I am a great lover of libraries, not simply because I work in one, but because I was practically raised in a library.
My father would gather us all together every Saturday morning for a trip into town to the local library. He would enjoy the New York Times and the Wall Street Journal while my brother and I smoked in the downstairs bathrooms. After an infusion of nicotine, we would return to the main floor and browse for hours, sometimes sneaking a second or third cigarette before we had to make our final selections and go home. I loved the smell of the library, the downstairs bathroom notwithstanding, and all the books.
Yes, yes, yes, but this is about you, you say. What does this have to do with writers marketing their novels?
Fast forward a number of years and many adverse life experiences later, and here I am: a non-smoking model citizen who works in a library. So now I will share the secrets of my trade with you:
Libraries buy books. Yes, I know this is shocking information for some, but bear with me for a moment. According to the American Library Association, “Libraries provide a significant market for publishers and vendors. According to Book Industry Trends 2008 (Book Industry Study Group, 2008), which examines acquisitions expenditures of public, school, college & university, and special libraries . . . with over $1.9 billion spent on book purchases alone” in 2007 (ALA Fact Sheet Number 5).
Why do you want your book in a library? Exposure! If you take a quick peek at the Barnes & Nobel website, you’ll see a parade of what I’m starting to call “name” books. These are books that are selling primarily on the basis of the name of the author.
Some of these are good books, some of them are not. Many will tout that they are New York Times Bestsellers, which really means that lots and lots of book stores are purchasing these books.
The New York Times Bestseller list does not account for actual book sales to human beings nor does it account for returns. Book stores are purchasing books based on the author’s name and whether that author has a solid selling record. It’s a cycle that completely shuts out the small presses and debut authors.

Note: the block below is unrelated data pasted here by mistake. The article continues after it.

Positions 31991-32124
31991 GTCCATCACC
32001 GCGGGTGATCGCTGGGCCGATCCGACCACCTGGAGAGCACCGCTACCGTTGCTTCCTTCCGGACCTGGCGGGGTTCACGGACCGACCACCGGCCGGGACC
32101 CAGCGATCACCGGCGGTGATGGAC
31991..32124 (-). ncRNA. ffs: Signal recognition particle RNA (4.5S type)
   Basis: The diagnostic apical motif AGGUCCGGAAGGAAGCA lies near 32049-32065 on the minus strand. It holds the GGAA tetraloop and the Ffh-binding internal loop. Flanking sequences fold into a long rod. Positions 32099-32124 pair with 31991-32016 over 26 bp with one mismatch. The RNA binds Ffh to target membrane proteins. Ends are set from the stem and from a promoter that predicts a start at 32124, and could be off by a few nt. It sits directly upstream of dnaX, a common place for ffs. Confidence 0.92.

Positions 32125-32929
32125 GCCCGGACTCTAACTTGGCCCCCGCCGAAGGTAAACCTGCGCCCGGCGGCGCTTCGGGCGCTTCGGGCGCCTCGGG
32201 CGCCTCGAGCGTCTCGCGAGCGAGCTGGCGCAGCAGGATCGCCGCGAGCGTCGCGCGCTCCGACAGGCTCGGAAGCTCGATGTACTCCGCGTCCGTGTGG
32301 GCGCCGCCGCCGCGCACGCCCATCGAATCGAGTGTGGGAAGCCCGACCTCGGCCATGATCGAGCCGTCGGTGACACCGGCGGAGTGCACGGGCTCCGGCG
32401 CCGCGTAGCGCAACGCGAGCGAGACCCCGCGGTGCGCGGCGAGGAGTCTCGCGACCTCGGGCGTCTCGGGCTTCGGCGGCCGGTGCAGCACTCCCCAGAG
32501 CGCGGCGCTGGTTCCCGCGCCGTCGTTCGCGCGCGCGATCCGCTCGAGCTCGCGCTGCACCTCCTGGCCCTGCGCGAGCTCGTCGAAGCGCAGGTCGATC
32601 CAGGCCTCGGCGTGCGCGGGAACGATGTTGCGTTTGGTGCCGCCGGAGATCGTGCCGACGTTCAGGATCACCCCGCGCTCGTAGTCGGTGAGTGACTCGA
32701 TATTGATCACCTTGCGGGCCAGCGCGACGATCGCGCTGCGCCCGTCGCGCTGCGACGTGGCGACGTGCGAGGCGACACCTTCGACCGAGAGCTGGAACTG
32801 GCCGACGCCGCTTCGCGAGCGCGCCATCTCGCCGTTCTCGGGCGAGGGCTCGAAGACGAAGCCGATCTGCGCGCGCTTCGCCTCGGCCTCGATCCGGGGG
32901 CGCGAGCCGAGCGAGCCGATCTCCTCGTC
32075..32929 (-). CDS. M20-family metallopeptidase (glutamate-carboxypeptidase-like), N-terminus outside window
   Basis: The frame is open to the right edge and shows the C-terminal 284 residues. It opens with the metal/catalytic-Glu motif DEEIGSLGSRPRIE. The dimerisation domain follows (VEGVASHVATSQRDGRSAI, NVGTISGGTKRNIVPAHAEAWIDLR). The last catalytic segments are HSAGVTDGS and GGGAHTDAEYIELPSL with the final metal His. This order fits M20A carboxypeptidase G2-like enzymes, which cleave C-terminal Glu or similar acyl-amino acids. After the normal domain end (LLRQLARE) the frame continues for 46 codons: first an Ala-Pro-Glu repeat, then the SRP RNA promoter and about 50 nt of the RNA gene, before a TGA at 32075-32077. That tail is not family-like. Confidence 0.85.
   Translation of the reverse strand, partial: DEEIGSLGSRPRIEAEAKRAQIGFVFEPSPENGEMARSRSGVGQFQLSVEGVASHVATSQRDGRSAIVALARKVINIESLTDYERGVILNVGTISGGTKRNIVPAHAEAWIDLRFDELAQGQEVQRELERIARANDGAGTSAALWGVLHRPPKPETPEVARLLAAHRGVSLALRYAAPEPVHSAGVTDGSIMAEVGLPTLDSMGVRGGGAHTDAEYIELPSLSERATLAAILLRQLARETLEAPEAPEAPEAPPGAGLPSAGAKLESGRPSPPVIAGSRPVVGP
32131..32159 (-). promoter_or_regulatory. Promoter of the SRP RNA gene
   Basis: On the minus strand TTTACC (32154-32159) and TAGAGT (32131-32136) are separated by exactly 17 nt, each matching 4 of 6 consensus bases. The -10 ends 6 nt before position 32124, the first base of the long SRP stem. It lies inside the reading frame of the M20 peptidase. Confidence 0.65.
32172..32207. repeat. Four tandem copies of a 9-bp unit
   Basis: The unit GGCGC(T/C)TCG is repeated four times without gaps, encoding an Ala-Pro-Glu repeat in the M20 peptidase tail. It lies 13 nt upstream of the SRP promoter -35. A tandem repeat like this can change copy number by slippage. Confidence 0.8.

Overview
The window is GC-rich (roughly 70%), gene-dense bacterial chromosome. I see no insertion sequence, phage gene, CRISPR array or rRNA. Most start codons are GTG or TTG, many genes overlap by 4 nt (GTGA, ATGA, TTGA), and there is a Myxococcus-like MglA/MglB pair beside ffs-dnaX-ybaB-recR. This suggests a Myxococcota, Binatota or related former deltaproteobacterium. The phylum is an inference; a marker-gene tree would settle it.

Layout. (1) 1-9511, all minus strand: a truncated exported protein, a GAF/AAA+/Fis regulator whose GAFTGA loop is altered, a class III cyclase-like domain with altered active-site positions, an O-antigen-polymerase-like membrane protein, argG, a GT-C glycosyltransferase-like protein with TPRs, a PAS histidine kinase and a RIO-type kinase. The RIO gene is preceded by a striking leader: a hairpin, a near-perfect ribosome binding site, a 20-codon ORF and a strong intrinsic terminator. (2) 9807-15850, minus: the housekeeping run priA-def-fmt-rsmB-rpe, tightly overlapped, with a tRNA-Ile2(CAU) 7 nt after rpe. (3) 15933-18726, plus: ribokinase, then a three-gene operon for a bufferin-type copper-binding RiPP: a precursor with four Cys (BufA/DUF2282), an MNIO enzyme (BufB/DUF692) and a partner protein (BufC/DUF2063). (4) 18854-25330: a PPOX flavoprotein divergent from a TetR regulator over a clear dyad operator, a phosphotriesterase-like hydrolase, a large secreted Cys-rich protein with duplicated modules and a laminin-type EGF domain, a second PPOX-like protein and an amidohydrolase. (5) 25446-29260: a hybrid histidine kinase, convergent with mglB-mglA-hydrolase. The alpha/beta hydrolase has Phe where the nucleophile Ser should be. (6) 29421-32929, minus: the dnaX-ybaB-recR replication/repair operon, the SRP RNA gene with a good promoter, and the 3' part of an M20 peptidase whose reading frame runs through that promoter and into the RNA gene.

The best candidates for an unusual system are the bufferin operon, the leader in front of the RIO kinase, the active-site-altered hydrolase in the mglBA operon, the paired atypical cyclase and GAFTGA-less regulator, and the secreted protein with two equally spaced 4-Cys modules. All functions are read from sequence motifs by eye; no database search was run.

So while the major publishers keep churning out more of the same old same old and wondering why nobody is buying the eight hundredth rendition of vampires in the public school system, the small presses are busy picking up the new talent. Unfortunately, if you’re published by a small press, you’re on your own in terms of marketing and getting the word out about your book.
This is where libraries come in.
There are a couple of things you can do to help get the word out about your novel. ALA Fact Sheet Number 5 has a great list of reviewers and advice for getting your book reviewed by several library oriented publications.
You can also donate a copy of your book to a library. When you do this you are doing two things:
1) you are promoting your book by getting your name into WorldCat the online catalog of all the libraries; and
2) you are winning friends amongst librarians who often direct patrons toward titles.
That’s a win-win: free name marketing and friendly librarians (and trust me, you don’t want to fall on their evil side – an angry librarian is a vicious beast). Some libraries even have book review or book recommendation sites along with their web pages such as our library’s Booklove site.
Notice that there are links and prices to Barnes & Nobel and to Amazon for anyone who might like to purchase this novel. Book reviews from other websites are also listed in the record. Gobs and gobs of information all in one place! The only cost to the author is the donation of a book.
Another great thing about having your book in the library is that rather than just displaying big name titles, the library will usually display your book on the “New Book” rack. Primo display opportunities, no cost to the author other than those pesky taxes we all pay.
When people start checking your book out, they will recommend it to their friends, who probably have similar tastes. Eventually word of mouth will carry a book higher than any New York Times Bestseller list.
So remember that libraries are a great place to start marketing your book, and if you’re especially sweet to the cataloger (hint, hint), she might bump your book to the head of the line so you’re in WorldCat that much faster.
copyright 2009 Teresa Frohock